The Buddha famously said that “All of life is suffering”. As heavy as that sounds, it’s not necessarily a recipe for unhappiness.
Regardless of what line of faith (if any) you adhere to – we all share a common human experience. More often than not it is one of suffering and pain – which we often make worse by how we deal with it.
I used to think that I’d reach a certain point in life and reach a happiness peak – a point where I’d just wake up more often than not joyful.
I’ve come to learn, however, that joy is not something that happens – it’s something to be cultivated and tended to daily.
Over the years, I’ve found that three things, done consistently, have a tremendous impact on my own state of being.
To make it easier to remember and implement, I packaged it into a simple acronym – “I try to make each day a G.E.M.”
Yes, consider me one more person jumping on the gratitude bandwagon. I jump on it happily because this is a simple practice that actually works.
At the start and end of every day, I’ll aim to think of a few things I’m deeply grateful for.
I’ll try to visualize them, let them sink into my mind, and to really sit with the gratitude.
There’s something about directing your mind to focus on the positive, on the genuinely grateful, that has the power to immediately change one’s focus on the negative, the could-have-beens, the wish-there-weres, the why-did-that-happens, of your life.
On particularly difficult days, I find gratitude is equally difficult – and I always know that it’s moments like those where the practice will bear the most fruit.
I’ve always liked to exercise and tried to sprinkle it in regularly when I had free time, when I felt up for it, and when the stars aligned.
However, having recently read The Upward Spiral, I’ve come to make this an important part of my day that I work to prioritize whenever possible – even if I only have a few minutes.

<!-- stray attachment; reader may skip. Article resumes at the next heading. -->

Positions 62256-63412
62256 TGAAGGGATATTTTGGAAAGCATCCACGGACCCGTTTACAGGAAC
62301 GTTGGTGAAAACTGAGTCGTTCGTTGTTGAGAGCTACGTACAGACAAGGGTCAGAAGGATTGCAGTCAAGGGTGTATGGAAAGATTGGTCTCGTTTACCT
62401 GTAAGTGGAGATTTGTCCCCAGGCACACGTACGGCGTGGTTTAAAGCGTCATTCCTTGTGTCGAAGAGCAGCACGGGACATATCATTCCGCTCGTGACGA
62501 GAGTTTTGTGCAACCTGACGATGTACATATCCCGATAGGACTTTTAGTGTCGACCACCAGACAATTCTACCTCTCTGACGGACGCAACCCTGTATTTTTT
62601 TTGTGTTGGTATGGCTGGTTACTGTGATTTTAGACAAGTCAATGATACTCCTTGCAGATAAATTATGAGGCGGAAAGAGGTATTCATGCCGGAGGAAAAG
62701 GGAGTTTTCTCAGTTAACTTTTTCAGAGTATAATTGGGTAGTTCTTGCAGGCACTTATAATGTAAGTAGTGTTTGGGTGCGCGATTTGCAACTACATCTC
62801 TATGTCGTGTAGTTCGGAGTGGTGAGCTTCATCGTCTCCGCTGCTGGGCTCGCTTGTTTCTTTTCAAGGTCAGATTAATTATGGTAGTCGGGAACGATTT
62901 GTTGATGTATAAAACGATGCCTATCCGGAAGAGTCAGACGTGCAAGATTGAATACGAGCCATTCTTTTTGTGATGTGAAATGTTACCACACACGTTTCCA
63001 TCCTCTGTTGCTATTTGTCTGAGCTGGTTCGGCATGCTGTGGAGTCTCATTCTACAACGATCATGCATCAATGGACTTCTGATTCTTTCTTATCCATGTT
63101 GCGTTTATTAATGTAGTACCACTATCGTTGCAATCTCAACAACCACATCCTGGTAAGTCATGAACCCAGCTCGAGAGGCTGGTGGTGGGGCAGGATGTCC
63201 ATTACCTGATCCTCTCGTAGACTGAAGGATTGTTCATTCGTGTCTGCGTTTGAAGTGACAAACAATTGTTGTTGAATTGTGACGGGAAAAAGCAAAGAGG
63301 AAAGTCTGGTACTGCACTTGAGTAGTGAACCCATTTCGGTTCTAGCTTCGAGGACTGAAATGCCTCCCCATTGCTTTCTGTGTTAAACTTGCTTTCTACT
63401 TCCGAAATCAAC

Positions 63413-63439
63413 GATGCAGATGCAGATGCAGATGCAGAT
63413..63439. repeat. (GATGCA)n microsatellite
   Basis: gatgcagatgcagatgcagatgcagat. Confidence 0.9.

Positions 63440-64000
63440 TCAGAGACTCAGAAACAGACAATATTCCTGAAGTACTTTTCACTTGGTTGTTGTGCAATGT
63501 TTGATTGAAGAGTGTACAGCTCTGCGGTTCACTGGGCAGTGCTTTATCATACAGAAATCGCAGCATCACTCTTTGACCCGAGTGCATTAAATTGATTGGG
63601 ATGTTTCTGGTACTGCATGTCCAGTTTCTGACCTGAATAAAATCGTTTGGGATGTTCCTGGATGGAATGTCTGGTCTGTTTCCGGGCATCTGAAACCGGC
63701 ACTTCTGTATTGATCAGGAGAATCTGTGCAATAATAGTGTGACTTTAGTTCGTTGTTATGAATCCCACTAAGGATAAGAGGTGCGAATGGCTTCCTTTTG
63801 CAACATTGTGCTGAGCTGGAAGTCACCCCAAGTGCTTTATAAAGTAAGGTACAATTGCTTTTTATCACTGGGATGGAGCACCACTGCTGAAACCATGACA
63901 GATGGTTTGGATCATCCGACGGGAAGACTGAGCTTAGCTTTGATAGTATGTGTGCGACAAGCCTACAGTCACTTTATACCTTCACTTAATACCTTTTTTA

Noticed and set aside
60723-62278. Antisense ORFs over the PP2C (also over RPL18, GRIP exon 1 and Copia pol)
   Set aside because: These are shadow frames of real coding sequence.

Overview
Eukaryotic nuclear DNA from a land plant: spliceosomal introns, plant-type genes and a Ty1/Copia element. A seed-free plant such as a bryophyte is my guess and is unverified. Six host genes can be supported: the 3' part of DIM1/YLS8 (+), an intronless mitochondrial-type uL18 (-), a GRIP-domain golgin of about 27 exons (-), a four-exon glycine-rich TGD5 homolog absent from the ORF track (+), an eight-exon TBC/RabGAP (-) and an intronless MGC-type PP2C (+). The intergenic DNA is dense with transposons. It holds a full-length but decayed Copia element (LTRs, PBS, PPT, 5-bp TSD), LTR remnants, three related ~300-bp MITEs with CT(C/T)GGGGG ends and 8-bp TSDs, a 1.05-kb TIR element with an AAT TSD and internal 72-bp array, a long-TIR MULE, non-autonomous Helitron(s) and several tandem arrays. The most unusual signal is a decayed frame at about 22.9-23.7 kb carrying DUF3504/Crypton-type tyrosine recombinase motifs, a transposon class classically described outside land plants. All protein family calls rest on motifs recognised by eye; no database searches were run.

The book – written by neuroscientist Alex Korb – is a refreshing take on the neuroscience of how to build resilience against downward cycles – whether it’s a bad day or full-on depression.
Korb writes at length about the benefits of exercise, including clinical studies that demonstrate its efficacy beyond that of using antidepressant medication.
The obvious benefits, of course, are getting in great shape, having more resilience in general against the ongoing challenges and surprises of life, and not having to build a dependence on medication – not to mention the impact on longevity and defense against illness.
The final practice that I incorporate into daily life is meditation.
Meditation has deep effects on two levels.
First is the purely pragmatic. Meditation has been demonstrated to help reduce stress, anxiety, lower blood pressure, improve the quality of REM sleep, to name just part of a long laundry list of research.
Beyond that, however, is the potential for meditation to change your relationship to your mind and to the world.
It might take just a few days, or a decade, but at some point in your meditation practice, you will start experiencing the world from a different frame of reference.
Someone once said: “The mind is a good servant but a lousy master”.
As you deepen your meditation practice, the meaning of that phrase will start to ring true not only on a conceptual level but as something you know to be true.
There is the potential for you to be a better and kinder person towards yourself and others, to have more spaciousness in your life. A potential to explore the depths of human existence, limitless silence and truth that point you closer to what saints spoke about – and further from the noise of media pundits, politicians and the Twitterati.
It’s something you have to discover for yourself, and like all great things in life, there’s no shortcut.
Your results will be a direct benefit of the time, patience and habits you build – on the days it feels easy and more importantly, on the days it feels nearly impossible.
We’re all wired differently as humans, yet we share so much in common in terms of our human experiences.
Making each day a G.E.M. has been something that has consistently improved the quality of my life – and if any part of this article resonated with you, I hope you’ll give it a try to see what impact it can have on your own life.